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There is no shortage ofproductions of theater, modern and ancient Greek and from around the world,every summer in Greece. Athens is the epicenter with a strong magnetic pulltowards Epidaurus. The largest producer of events is thus named theAthens-Epidaurus Festival. Epidaurus, with the largest and most famous theatrehas only a handful of performances largely because of the delicate condition ofthe venue. It makes up for that by the large numbers of spectators it canaccommodate, more than 10,000 per performance.

But the good news is that everyproduction that is shown a couple of times at Epidaurus goes on a tour tosmaller cities around Greece so if you missed it in Epidaurus, you may be ableto catch in, say, Thessaloniki, if you happen to be there on the right dates. Icaught a performance of Aeschylus’ Oresteia on Αugust 26 and 27, 2019 at the TheatroDassous.

The trilogy is performed over twonights with Agamemnon for the first night and the Libation Bearersand Eumenides on the second night. Different directors areassigned to each play and the result is interesting but uneven. I consideredthe Libation Bearers as the most successful with the Eumenidesthe least praiseworthy of the three. They all have their virtutes but somehad more fine points than others.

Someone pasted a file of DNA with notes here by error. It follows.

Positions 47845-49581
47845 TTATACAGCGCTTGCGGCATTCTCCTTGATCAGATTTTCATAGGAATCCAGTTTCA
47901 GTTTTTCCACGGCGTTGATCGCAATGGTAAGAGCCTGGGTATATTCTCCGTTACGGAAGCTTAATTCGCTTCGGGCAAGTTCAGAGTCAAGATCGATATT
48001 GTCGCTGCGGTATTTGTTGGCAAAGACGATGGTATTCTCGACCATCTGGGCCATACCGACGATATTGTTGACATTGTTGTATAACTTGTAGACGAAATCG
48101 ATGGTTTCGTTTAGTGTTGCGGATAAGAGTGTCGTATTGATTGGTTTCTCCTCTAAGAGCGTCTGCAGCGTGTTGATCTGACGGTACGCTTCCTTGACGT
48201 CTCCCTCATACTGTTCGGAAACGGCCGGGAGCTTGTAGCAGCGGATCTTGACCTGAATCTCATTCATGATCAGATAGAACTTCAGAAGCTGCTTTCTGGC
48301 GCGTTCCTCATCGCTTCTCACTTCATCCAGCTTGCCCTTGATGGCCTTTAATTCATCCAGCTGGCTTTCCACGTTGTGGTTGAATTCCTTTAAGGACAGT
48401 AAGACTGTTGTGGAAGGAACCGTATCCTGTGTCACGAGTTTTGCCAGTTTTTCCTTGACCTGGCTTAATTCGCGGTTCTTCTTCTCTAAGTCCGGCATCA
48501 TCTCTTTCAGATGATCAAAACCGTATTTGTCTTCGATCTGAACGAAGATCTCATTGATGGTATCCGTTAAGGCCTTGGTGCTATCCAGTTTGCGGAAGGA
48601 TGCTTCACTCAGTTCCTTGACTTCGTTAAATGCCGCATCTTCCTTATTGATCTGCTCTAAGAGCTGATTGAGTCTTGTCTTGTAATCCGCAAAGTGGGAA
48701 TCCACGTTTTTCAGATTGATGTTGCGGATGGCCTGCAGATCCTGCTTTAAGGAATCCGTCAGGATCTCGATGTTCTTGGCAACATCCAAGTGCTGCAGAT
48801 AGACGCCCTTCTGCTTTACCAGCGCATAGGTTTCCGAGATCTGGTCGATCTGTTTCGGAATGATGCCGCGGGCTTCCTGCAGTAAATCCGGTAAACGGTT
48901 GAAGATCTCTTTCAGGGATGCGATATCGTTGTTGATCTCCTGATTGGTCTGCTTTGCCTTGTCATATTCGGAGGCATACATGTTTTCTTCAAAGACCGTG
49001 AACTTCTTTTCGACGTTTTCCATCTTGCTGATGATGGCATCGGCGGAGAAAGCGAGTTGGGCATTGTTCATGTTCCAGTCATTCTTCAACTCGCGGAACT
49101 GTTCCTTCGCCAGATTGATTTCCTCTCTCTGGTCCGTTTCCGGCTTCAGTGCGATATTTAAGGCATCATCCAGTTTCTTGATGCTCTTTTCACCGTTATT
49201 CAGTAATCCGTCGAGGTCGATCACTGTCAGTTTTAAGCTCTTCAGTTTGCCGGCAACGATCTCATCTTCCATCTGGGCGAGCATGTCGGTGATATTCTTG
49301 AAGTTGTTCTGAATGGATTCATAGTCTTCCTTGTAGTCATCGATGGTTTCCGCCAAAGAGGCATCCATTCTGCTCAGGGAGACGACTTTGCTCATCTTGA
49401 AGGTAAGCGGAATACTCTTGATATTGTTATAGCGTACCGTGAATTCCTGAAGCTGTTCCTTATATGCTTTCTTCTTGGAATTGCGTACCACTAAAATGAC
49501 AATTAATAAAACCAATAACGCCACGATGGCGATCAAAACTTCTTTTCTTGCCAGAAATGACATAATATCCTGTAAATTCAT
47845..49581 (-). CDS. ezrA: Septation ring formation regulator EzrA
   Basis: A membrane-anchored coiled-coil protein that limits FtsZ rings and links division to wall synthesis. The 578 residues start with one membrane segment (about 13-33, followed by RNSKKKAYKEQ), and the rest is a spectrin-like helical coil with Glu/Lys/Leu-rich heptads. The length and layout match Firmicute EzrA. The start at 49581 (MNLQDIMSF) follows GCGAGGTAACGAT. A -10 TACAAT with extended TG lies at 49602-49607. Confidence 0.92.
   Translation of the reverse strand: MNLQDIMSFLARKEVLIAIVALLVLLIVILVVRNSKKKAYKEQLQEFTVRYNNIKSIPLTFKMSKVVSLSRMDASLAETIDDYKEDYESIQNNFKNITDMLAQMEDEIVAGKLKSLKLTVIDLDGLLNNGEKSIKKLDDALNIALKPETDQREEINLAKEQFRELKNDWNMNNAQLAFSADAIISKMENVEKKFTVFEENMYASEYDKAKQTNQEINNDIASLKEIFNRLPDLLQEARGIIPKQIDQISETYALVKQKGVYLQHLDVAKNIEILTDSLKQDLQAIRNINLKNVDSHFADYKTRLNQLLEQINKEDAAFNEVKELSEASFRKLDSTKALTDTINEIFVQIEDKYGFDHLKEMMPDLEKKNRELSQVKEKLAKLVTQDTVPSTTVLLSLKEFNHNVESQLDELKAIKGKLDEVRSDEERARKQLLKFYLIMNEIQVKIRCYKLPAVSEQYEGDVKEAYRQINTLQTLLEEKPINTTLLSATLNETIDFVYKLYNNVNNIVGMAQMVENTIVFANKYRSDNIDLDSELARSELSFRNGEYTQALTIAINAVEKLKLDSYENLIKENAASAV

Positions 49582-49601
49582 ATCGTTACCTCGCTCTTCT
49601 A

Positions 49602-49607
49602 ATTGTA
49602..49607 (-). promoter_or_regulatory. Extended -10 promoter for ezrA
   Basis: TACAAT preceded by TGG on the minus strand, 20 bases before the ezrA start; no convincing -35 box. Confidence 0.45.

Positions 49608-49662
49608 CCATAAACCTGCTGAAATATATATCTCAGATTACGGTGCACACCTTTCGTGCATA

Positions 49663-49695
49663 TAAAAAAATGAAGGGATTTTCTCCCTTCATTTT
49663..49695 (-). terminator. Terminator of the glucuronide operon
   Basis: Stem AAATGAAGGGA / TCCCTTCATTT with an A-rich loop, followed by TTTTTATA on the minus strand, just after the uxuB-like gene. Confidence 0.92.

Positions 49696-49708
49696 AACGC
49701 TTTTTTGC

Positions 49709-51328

Agamemnon isdirected by Io Voulgaraki with Evi Saoulidou as Clytemnestra. The large playingarea of the Theatro Dassous has only a square, wooden scaffold in the centrewith a cracked mask mounted on it for a set. There are some people entering and exiting the playing area before theplay begins with one of the most famous scenes in all drama. It is the Watchman(Stelios Iakovidis) who is sitting on the roof of Agamemnon’s palace waitingfor a signal that the Trojan War is over. The signal will come from beacons litat strategic points between Troy and Argos. That is what Clytemnestra hasdevised so that she will be informed pronto of the end of the war andthe return of her husband Agamemnon. She has something in store for him.

Clytemnestra is a complex characterwho must welcome the returning hero Agamemnon who is bringing Cassandra as his wartrophy and bears responsibility for the sacrifice of his daughter Iphigeneia atAulis. Clytemnestra has taken on a lover, her husband’s cousin Aegisthus(Alexandros Logothetis), and the two have been plotting the murder ofAgamemnon.  Saoulidou does superb work inshowing Clytemnestra as a powerful character able to dominate, pretend towelcome her husband and then killing him in his bath.

Cassandra is a tragic figure. Shewas Apollo’s mistress who gave her the gift of prophesy. She has becomeAgamemnon’s slave and mistress and she knows her fate and the fate of everyone else.Despina Kourti is regal, tragic and outstanding in the role.

Agamemnon is a relatively minorcharacter but Argyris Xafis brings out his arrogance in a good performance.

The Chorus as usual plays a majorrole in the play and constitutes a major problem for the director. In this playit is made up of the elders of Argos who were not sent off to the war in Troy.Voulgaraki uses various methods for their delivery of their lines. They speakin unison, separately and chant. She provides a clarinet obbligato for a shortstretch and otherwise gives us a reasonably good rendition of an almostimpossible task.   


The Libation Bearersis performed together with the Eumenides the following night,directed by Lilly Meleme and I think is the most effectively done of the threeplays.

Years after the murder of Agamemnon,Orestes returns to Argos under orders from Apollo to avenge his father’s death.He meets his sister Electra at his father’s grave and the plot develops untilClytemnestra is killed.